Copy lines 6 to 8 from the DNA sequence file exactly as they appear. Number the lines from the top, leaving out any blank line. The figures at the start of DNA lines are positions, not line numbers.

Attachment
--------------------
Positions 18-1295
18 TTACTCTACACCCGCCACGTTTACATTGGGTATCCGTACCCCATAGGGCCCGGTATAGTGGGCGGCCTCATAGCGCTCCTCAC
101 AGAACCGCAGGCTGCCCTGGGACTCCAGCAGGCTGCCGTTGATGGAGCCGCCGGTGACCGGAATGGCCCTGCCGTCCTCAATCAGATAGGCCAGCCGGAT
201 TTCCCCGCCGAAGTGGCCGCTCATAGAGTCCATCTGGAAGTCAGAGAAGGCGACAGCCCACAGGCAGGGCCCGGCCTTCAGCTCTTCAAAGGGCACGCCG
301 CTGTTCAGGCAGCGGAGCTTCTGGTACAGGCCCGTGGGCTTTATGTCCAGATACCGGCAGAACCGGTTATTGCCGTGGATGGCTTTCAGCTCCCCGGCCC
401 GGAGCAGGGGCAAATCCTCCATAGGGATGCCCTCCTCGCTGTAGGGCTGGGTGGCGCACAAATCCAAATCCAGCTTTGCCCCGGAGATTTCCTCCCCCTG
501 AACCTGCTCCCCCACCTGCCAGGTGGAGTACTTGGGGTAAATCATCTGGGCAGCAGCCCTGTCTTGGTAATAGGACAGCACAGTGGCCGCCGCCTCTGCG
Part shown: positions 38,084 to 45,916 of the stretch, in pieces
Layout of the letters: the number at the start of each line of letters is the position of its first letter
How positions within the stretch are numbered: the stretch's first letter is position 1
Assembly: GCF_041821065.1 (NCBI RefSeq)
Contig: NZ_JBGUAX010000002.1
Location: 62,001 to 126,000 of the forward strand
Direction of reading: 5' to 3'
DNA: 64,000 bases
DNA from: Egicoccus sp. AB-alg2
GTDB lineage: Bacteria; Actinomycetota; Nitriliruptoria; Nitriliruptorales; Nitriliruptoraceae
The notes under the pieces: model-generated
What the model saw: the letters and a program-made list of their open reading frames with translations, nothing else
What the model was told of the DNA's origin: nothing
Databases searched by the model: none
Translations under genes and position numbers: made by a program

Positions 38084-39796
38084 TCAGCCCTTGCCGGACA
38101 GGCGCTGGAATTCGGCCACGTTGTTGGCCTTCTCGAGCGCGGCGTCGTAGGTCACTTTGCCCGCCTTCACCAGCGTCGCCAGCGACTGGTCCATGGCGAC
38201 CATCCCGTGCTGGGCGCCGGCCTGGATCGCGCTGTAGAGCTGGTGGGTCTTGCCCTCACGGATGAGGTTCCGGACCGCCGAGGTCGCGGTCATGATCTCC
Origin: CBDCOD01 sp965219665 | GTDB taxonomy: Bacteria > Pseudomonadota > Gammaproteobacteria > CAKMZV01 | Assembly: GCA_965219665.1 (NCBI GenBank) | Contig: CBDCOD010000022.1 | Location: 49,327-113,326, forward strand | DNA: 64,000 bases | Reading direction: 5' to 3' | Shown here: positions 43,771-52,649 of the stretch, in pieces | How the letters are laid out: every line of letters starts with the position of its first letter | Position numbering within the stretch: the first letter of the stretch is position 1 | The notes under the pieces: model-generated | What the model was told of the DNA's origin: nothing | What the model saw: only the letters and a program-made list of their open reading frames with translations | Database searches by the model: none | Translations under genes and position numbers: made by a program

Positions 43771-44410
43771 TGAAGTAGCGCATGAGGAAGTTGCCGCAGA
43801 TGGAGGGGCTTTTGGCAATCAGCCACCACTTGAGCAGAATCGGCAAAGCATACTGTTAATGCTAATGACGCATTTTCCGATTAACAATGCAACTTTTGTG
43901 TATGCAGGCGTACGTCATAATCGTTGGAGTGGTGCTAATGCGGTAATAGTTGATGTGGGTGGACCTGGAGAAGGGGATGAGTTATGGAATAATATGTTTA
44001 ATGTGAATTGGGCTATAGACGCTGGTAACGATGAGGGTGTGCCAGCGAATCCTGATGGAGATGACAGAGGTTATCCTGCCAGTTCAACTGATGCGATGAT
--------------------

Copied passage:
401 GGAGCAGGGGCAAATCCTCCATAGGGATGCCCTCCTCGCTGTAGGGCTGGGTGGCGCACAAATCCAAATCCAGCTTTGCCCCGGAGATTTCCTCCCCCTG
501 AACCTGCTCCCCCACCTGCCAGGTGGAGTACTTGGGGTAAATCATCTGGGCAGCAGCCCTGTCTTGGTAATAGGACAGCACAGTGGCCGCCGCCTCTGCG
Part shown: positions 38,084 to 45,916 of the stretch, in pieces